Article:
That was a long time ago. Earlier this week I visited the Cloud Expo Silicon Valley 2012 (We consider Asatte Press to be a Cloud Skills Delivery company, books being merely one media for skills delivery) at the Santa Clara convention center. Since that convention center is only a few blocks from the former ROLM campus, I stopped by one afternoon to take a look. The picture at the left is what the main campus looks like today.

What felt like luxurious and state-of-the-art buildings at the time  were looking frumpy and outdated a year or so ago when someone decided to bulldoze them. The ROLM buildings were single-story with trellised walkways and  lots of lush vegetation between them. The current fashion runs more to five-story glass and steel  things with minimal plant life around them.  I had understood that Yahoo was going to build a new campus here, but there were no signs of any such construction activity earlier this week.

The Walkway to Building 9

The Walkway to Building 9

In early 1982, ROLM was growing explosively and snapping up any available real-estate. They built a trellised walkway past the swimming pool and recreation center and attached it to a new building that was dubbed “Building 9” This building housed the “International Telecommunications Division” which I was a part of.

Moving to Building 9 was where the fun really started for me. Managers were rotated and a very experienced manager named Henry Swingler was brought in to run our team. Henry was excellent. He eliminated a few people who were not helping the cause and restaffed with an almost 50/50 mix of young men and young women. He also instituted weekly beer-drinking sessions. The explosive improvement in our productivity was an eye-opening life lesson for me.

Building 9, Former ITD is Still There

Building 9, Former ITD is Still There

As we can see from the photo above, the trellised walkway is still there. The recreation center was bulldozed. Building 9 is still there, but appears to be unused.  Someone has resurfaced the parking lot recently. Actually, it still looks pretty nice from my point of view. However, as I mentioned above, it is quite out of fashion. Current internet companies need buildings with more of a “high tech” look. Perhaps when Asatte Press starts growing and we need to staff a development center in Silicon Valley, we can lease building 9, refurbish it, and bring it back to its former glory.

ITD and Europe, Home of the Ill-Fated IBM 8750

ITD/EMEA Building, Home of the Ill-Fated IBM 8750

By 1985 IBM had bought ROLM and was ramping up a major effort to replace its IBM 1750 and IBM 3750 telephone system products for Europe. A new building was rented. The ground floor was the international division. Upstairs was the new organization that was tasked with building the new IBM 8750 for IBM EMEA. Our little team of 10 software engineers and 4-ish hardware engineers was split in two. Half stayed downstairs (including me) A few people were hired to backfill the ITD team. The other half moved upstairs. A massive recruiting campaign added around 200 newcomers to the nucleus of 5-6 veterans. The money spigots were wide open. The average age was around 25. The team went wild. They radically redesigned the hardware. They developed an automated code translator and translated about 750,000 lines of Data General assembler into about 2 million lines of Motorola 68020 assembler. To this they added another 1-2 million lines of new features. Wild parties were a weekly event. Romances flared. The performance and feature set of the system shown in the overhead foils (PowerPoint was not established yet) was terrific and IBM EMEA had orders for several hundred of them waiting…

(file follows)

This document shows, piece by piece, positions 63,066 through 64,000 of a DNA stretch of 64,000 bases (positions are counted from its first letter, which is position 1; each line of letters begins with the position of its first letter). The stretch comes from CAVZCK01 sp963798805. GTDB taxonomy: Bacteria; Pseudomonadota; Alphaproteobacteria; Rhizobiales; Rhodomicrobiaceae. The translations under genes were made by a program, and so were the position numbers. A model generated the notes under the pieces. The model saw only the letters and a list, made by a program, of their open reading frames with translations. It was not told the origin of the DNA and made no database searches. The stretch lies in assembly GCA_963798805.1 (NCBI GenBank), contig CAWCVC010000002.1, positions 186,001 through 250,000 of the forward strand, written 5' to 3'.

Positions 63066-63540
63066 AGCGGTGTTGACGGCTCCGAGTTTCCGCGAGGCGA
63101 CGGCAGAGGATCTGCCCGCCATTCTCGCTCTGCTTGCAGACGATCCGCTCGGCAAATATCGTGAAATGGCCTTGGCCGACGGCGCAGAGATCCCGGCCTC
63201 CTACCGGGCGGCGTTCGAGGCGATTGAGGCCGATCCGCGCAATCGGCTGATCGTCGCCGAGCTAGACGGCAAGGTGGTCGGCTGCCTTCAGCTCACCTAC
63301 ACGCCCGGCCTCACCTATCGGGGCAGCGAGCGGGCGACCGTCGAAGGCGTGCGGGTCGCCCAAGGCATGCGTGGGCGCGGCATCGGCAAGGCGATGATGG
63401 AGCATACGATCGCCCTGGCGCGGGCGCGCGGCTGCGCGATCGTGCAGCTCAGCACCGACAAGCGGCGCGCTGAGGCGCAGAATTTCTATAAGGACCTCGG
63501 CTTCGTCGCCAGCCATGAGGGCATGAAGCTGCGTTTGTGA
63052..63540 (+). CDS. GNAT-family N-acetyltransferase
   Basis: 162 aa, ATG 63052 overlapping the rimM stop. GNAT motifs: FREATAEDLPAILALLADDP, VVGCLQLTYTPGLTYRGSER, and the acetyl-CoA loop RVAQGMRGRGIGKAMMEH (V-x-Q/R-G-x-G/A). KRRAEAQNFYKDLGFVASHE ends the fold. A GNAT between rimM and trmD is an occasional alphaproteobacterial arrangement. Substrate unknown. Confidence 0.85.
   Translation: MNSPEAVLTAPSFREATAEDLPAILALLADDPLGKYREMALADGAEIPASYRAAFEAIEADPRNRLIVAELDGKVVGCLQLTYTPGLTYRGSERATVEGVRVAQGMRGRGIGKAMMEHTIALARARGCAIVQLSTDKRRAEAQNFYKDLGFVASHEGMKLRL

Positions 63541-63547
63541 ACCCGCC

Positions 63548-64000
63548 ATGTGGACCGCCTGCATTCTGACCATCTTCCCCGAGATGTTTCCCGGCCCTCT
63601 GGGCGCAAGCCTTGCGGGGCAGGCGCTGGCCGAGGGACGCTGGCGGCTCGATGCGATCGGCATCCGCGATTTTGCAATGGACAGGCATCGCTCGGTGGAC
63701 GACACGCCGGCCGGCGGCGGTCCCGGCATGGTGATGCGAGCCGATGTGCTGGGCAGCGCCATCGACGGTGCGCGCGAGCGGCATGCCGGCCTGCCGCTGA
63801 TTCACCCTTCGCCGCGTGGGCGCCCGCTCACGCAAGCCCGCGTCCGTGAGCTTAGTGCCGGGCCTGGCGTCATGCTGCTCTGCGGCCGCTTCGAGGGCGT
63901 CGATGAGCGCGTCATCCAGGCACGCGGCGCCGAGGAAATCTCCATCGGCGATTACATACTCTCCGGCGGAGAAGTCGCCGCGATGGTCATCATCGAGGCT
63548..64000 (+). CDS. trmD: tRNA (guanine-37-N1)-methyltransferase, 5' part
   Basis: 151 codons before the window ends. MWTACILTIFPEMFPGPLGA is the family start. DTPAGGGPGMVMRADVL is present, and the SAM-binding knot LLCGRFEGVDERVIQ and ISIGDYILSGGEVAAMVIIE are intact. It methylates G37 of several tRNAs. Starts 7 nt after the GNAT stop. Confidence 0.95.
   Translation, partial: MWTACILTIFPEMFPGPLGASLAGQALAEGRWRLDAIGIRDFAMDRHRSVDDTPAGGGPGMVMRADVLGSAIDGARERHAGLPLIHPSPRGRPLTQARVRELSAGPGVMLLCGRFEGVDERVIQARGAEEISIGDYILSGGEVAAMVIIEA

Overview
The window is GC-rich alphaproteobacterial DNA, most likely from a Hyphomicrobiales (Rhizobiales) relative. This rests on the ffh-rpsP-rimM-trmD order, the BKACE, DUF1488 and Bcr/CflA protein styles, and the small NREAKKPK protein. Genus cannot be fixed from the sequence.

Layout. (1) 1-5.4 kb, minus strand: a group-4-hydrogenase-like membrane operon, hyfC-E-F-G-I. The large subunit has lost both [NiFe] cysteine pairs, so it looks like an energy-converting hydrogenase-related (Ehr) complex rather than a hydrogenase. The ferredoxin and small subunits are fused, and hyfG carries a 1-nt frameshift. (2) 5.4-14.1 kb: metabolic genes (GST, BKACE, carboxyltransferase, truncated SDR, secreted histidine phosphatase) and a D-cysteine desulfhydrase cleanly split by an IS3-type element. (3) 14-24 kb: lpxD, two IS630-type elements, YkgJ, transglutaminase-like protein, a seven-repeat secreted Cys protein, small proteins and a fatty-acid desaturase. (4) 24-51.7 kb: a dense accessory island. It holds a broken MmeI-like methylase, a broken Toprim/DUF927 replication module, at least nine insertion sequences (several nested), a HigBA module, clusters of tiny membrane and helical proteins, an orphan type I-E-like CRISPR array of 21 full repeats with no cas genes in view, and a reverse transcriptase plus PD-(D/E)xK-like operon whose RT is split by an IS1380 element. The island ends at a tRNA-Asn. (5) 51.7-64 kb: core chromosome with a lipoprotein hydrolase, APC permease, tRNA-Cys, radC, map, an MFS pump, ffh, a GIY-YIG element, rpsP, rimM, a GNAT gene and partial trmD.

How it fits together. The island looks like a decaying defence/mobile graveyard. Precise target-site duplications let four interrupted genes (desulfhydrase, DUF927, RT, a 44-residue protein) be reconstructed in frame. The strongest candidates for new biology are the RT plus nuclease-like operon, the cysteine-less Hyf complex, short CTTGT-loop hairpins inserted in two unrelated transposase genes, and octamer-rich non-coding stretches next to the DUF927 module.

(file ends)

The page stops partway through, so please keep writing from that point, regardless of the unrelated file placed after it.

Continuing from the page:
There was just one little problem: With that sort of radical change in the code base and function of the product, it proved to be almost impossible to stabilize the software. Around 1988, as I was just starting an assignment to IBM Japan, IBM gave up and sold the whole thing to Siemens.  This episode was the second major life lesson in software development management for me…

As we can see above, the ITD/EMEA building is still there. Someone bolted a sort of atrium lobby thing onto the front to make it look more modern, but otherwise it is basically unchanged. It was a leased building anyway and the fashion had already begun to change by the time it was built in 1985. It fits the current required look a little better than the other original ROLM buildings did.

We Shipped Our First Order!

We Shipped Our First Order

We Shipped Our First Order

Yesterday we received and shipped our first real order for the Asatte Press Store!

The order was for one copy of Systematic Martini Lifestyle.

Needless to say – our first product shipment was a major milestone for us and we did stop by Eddie V’s in the Arboretum to celebrate!

 

By the way, we have put quite a bit of effort into coming up with an ecofriendly packaging concept for our store.

  1. Bubble Mailer – We use a special reusable and biodegradable bubble mailer from EcoEnclose.
  2. Cardboard – We shrink wrap the book to a recyclable corrugated cardboard substrate.
  3. Shrinkwrap – Our shrinkwrap is Biolefin which is a special biodegradable form of Polyolefin produced by National Shrinkwrap.
  4. Shipping Peanuts – for larger shipments, we pack the merchandise with biodegradable shipping peanuts that are made from cornstarch. These are really interesting. They look like normal Styrofoam shipping peanuts, but when you hold them under the running water faucet, they simply dissolve.

On another note, if you haven’t seen our recently completed promotional video for “Systematic Martini Lifestyle” on Youtube, you can see it here: